I’m not clear why these jobs will be lost anyway?

    Bottom line, as well, regulations are only necessary because those in the fishing industry, over the years, haven’t had the slightest care about what they kill as long as they get their ‘catch’ and their $. If they had ‘cared’, none of this would be necessary.

    We all need to care. It would be one thing if people were starving from not being able to kill their food, but this is a far cry from that.

    Realist (Auckland) Yeah its a good idea. I am sorry for the fishermen – but there you go. I think Option 4 had it right anyway. Less commercial fishing and more for recreational fishermen.

    Dan (Wellington City) No. Sorry, not the trendiest answer.

    Richard (Timaru) Jobs can be replaced, endangered species can’t. Simply as that.

    Mark (Waitakere) Definitely worth saving Maui’s and Hector’s. Too bad the Fishing Industry are still fishing for more taxpayer hand-outs to get those involved in failing fisheries paid to get out of the industry. Certainly the Port Waikato drift-netters don’t deserve a cent.
    When the fishers readjust to using sustainable methods, they will do well with the closed area providing more fish than a Minisry of Fisheries fished-down area. The fishers around any marine reserve will attest to that.

    Andrew E (Kapiti Coast) The job loses are unfortunate, but they happen. What gets me that if a company wants to save money (read increase its profits) it can close a factory, putting hunderds of people out of work, society collective shrugs and accepts it as part of business. However, when the government makes a move to save a species at the cost of jobs we seem to have a split decision.
    If we think of this as New Zealand Inc. closing a factory to save a species then maybe we can get society to shrug and accept this as just what has to be done.

    Andre Dromgool (Ponsonby) I think that this is the only thing that New Zealand can do to save the dolphins. At least we can say that we tried as hard as possible to do so. Why should we leave their fate in the hands of the fishing industry when it is full of “companies (that) will go to any length to land their fish.”

    diane browne (Auckland) Absolutely, with climate change, overfishing and bottom trawling taking place a lot of species of marine life will become extinct and by tackling the problem now we can ensure our children and future generations will be able to enjoy the sight of dolphins and not read about how they became extinct. Well done New Zealand !

    Kiri (Auckland)

    Time and again, experience has shown that conservation can create jobs, and boost tourism.
    But anyway, we should not see things only from the point of veiw of a group of humans. We are the custodians of the natural world. The web of nature, which is our natural heritage, is our greatest heritage, and it is a pity that things often go so far awry before we can act responsibly. Yes, extinction is natural, but extinction caused by human activity (and those causing the destruction always seem to want to deny any responsibility) is a shame.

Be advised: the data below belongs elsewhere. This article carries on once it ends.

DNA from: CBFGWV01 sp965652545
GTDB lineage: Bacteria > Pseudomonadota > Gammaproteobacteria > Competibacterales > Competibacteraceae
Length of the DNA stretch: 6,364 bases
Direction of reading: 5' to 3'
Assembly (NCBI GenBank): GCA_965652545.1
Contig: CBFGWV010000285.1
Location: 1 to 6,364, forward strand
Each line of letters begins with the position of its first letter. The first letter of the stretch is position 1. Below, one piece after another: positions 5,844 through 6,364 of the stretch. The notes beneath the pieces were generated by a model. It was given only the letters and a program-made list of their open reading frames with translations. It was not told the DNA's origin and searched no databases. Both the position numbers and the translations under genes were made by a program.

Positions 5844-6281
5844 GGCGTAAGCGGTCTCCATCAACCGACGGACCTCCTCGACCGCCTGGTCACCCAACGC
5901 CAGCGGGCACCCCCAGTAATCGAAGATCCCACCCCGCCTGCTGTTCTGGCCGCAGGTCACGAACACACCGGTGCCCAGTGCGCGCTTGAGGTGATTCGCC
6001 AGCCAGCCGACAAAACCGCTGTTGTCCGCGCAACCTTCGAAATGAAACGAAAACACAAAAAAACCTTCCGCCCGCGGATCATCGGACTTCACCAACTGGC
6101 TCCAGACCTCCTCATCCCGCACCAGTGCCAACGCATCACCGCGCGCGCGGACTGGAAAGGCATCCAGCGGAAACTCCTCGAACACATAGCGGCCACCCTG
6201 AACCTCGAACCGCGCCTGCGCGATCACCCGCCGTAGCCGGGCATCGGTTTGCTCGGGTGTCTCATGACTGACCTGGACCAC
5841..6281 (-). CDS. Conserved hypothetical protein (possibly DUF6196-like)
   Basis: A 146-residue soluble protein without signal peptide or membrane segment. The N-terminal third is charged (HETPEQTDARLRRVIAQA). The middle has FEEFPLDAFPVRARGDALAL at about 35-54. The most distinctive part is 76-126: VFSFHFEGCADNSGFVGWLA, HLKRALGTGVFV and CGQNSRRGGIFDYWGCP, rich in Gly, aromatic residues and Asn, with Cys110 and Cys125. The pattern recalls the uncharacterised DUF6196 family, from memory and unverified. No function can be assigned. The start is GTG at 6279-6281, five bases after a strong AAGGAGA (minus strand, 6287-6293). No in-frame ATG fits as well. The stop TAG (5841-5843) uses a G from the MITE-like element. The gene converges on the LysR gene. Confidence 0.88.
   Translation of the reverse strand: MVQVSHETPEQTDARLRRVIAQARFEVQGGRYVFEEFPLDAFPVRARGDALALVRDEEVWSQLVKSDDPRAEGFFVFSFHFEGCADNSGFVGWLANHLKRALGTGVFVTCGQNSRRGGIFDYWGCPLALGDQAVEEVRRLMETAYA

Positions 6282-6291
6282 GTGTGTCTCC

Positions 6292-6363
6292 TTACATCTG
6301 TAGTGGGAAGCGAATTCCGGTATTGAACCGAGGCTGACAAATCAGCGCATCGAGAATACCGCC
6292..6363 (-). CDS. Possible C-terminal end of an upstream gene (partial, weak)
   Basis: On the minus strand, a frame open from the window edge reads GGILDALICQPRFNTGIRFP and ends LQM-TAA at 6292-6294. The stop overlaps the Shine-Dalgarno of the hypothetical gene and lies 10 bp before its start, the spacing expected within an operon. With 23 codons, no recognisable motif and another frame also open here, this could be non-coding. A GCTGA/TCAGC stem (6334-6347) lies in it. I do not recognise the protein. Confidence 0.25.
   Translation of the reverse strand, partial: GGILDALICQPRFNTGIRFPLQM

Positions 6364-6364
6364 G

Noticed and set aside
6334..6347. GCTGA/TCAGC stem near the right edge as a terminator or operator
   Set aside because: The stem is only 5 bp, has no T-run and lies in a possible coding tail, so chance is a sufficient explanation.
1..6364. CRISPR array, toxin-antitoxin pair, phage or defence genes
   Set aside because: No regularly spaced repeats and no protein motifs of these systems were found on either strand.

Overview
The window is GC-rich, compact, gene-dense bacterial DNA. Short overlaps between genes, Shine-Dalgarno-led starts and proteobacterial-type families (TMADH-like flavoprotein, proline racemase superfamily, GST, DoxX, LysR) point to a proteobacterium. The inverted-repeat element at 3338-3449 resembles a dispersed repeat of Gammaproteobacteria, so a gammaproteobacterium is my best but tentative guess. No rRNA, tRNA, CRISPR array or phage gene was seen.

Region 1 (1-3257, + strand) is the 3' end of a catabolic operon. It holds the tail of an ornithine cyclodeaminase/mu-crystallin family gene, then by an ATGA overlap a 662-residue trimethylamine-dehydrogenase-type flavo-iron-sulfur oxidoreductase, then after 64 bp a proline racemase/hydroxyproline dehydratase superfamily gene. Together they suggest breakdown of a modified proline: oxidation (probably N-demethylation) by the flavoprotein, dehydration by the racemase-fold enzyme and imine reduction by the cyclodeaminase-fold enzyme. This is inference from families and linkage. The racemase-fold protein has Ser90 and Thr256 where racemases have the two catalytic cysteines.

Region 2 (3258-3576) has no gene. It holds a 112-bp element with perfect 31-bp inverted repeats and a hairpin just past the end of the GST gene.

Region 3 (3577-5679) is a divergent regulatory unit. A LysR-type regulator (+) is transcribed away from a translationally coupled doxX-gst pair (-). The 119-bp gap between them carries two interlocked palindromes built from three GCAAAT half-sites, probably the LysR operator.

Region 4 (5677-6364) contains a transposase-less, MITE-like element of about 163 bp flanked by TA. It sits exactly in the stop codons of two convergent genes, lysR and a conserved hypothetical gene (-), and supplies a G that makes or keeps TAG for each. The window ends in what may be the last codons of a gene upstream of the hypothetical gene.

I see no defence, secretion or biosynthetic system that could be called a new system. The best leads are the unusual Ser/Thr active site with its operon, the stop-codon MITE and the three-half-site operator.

damian (Glen Eden)

    Sure it is if these closures were to make any difference, I mean come on driftnetting?! It’s been banned for years and was never a method used in New Zealand waters. This is just another example of how out of touch the minister is and how groups like Forest and Bird prey on the general public’s ignorance of what truly goes on out there. There has never been a death of a maui dolphin caused by a trawler but it suits them to have a total ban on all fishing methods in these areas especially west coast of the North Island as it takes them 1 step closer to their ultimate goal of total exclusion/no take marine reserves.
    I hope the minister in all his wisdom has made allowances for the fact that 2000 tonnes of fish caught in the west coast closed area will now be caught in areas immediately adjacent to it. My prediction is these areas such as 90 mile beach now have about 2 years before they are irrepariably depleted due to increased pressure as he has made no mention of adjusting catch limits to balance the closures and companies will go to any length to land their fish.

    Maybe the government can employ out of work fishermen to go out and kill all the sharks and the orca that feed on maui dolphins?

    Geo (Ellerslie)

    Definitley!
    The hectors and mauis dolphin are as precious to us as the kiwi and tuatara. To continue allowing them to die in nets is so sad. We can’t just sit back and watch as they become extinct. They are the world’s smallest and rarest marine dolphin.